You are at a party, hanging with friends, or simply eavesdropping on a nearby conversation and you hear about someone investing in an exclusive fund that is not available to just anyone. Impressed by the returns, you ask yourself “How do I get a piece of that action?”
The investment could be a private equity fund that invests in pre-publicly traded start-ups or a hedge fund that boasts eye-popping historical returns. Whatever the opportunity, your curiosity is piqued.
Going Beyond the Ordinary
Most investors buy easily accessible investment vehicles – mutual funds, stocks, bonds, ETFs, and maybe even some options. However, some investors want to invest in “private funds” that are more exclusive such as hedge funds, private equity funds, or private real estate funds.
Private investment vehicles such as these are not open to just anyone. An investor must qualify as either an “accredited investor” or a “qualified purchaser”. So how does one qualify, and what does that mean?
It is easier to qualify as an “accredited investor”. To do so, you must meet one of two criteria, i.e. income or net worth.
For income, you must have earned income greater than $200,000 ($300,000 for joint filers) in each of the last two years. You must also reasonably expect that your income will be the same in the current year. Note that “earned” income represents the figure you put on line 7 of your 1040 tax form: wages, salaries, tips, etc. It does not include investment income, IRA distributions, pensions, social security benefits, or other “unearned” income.
To qualify based on net worth, it must exceed $1 million excluding the value of your primary residence.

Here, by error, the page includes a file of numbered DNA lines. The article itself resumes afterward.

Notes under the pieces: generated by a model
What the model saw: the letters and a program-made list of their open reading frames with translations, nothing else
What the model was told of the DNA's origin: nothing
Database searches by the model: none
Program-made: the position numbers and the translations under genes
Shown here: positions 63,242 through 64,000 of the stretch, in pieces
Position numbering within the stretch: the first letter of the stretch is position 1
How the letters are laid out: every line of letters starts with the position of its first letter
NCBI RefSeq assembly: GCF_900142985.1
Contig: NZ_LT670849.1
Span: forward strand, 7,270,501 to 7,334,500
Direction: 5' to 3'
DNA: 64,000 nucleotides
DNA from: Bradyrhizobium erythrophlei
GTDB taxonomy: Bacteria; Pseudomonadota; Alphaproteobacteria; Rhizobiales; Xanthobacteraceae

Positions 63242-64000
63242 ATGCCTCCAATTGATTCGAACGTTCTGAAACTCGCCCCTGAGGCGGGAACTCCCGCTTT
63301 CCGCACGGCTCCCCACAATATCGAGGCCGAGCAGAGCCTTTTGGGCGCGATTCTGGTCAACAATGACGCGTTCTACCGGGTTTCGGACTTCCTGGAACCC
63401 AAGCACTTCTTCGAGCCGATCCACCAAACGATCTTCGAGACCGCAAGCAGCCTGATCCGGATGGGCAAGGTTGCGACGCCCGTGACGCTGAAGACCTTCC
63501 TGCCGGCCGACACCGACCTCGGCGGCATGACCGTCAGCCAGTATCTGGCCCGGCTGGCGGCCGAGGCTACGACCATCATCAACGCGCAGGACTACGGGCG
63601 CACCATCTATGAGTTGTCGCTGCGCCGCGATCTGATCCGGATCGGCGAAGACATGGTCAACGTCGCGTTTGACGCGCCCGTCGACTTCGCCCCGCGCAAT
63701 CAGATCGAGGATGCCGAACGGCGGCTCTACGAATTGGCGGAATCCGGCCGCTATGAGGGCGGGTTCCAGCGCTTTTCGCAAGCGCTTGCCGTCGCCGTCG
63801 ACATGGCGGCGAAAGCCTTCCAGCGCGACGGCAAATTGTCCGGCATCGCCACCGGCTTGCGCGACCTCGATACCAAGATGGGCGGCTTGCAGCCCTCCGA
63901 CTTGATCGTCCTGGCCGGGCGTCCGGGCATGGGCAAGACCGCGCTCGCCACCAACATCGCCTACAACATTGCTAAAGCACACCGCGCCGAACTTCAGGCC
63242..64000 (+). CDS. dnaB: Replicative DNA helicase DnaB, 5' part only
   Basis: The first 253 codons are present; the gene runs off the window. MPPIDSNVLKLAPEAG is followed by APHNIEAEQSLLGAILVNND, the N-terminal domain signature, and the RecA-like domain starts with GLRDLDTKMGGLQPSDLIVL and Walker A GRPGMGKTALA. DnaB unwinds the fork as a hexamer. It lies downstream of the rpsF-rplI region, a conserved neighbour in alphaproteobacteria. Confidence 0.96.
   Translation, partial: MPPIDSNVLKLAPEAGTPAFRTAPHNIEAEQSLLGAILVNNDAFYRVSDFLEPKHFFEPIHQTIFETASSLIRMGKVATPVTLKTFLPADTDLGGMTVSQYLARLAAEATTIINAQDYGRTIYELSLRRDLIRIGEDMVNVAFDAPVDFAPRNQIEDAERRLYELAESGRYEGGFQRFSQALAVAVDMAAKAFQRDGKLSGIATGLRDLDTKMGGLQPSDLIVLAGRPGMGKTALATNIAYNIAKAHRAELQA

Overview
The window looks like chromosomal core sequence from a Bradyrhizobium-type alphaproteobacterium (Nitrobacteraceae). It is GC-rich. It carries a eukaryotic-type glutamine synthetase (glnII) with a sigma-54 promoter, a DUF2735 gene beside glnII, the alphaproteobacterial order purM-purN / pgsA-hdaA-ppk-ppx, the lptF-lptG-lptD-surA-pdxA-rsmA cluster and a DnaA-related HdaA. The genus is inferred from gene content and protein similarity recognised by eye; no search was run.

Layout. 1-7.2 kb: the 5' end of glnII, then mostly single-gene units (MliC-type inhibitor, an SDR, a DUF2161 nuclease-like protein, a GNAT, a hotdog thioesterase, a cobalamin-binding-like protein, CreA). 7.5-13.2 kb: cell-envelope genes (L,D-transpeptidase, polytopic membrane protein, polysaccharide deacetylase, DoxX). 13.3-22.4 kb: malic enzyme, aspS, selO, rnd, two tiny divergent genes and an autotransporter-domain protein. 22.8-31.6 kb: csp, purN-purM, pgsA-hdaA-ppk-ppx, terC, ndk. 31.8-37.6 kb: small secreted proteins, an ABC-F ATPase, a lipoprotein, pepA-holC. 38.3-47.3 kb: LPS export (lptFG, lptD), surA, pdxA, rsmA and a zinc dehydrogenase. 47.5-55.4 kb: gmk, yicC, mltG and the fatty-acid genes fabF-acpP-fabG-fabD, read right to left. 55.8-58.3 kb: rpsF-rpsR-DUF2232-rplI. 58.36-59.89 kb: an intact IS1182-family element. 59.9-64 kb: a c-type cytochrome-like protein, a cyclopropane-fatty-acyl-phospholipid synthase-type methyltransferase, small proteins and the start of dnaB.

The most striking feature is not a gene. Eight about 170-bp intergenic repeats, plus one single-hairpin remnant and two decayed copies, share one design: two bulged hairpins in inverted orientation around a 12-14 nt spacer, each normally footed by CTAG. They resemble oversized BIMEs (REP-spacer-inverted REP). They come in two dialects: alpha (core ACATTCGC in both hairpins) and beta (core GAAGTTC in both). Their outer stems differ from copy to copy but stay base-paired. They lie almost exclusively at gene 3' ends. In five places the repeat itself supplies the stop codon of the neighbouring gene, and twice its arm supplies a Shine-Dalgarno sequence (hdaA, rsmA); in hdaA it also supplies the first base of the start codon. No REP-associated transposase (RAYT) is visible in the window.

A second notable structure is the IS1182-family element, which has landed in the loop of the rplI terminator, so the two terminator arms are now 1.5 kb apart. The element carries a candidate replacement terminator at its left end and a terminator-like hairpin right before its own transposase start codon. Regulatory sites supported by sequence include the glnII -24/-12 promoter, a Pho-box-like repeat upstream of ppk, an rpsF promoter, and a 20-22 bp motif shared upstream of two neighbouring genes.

As defined by the Securities and Exchange Commission (SEC), a “qualified purchaser” is an individual or family-owned business with $5 million or more in investments. Note that this is different from the accredited investor requirement. This criterion relies solely on the value of investments, rather than net worth.
What do the Categorizations Mean?
Both categorizations allow investors to access private investment funds. The biggest difference is that “accredited investors” can only invest in funds owned by 100 individuals or fewer. If a private fund wants to have more than 100 investors, they all must be “qualified purchasers”.
Note of Caution: Fewer legal protections! The SEC does not require private funds to register as investment companies, so investors receive fewer legal protections (see: Madoff, Bernie).
Investors who meet either criteria are deemed less likely to need regulator oversight and are therefore free to invest in high-risk, potentially high-reward investments. These investors are (in theory) more sophisticated and better able to withstand potential losses from such investments.
If I Qualify, Should I Invest in a Private Fund?
Answer: “It depends.”
Private funds characteristics:
- May offer the promise of high rewards, but there are no guarantees.
- Tend to be higher-risk, which means there is the potential to lose the entire investment.
- Less liquidity. Timing to get out of the fund may be limited and not immediate.
Before you invest, consider whether your personal situation can allow you to lose the funds without jeopardizing your financial future. While financial impact is a primary factor, also consider your tolerance for holding an investment that is not performing at the level of expectation. Investment anxiety can have a devastating impact on life in general.
Those who qualify as “accredited investors” or “qualified purchasers” gain access to investments not available to the general public. Whether or not to take advantage of this access is a question each investor must answer for her/himself.
David Crossman, CFA, is a Senior Portfolio Manager with Bedel Financial Consulting, Inc., a wealth management firm located in Indianapolis. For more information, visit their website at www.bedelfinancial.com or email David at firstname.lastname@example.org.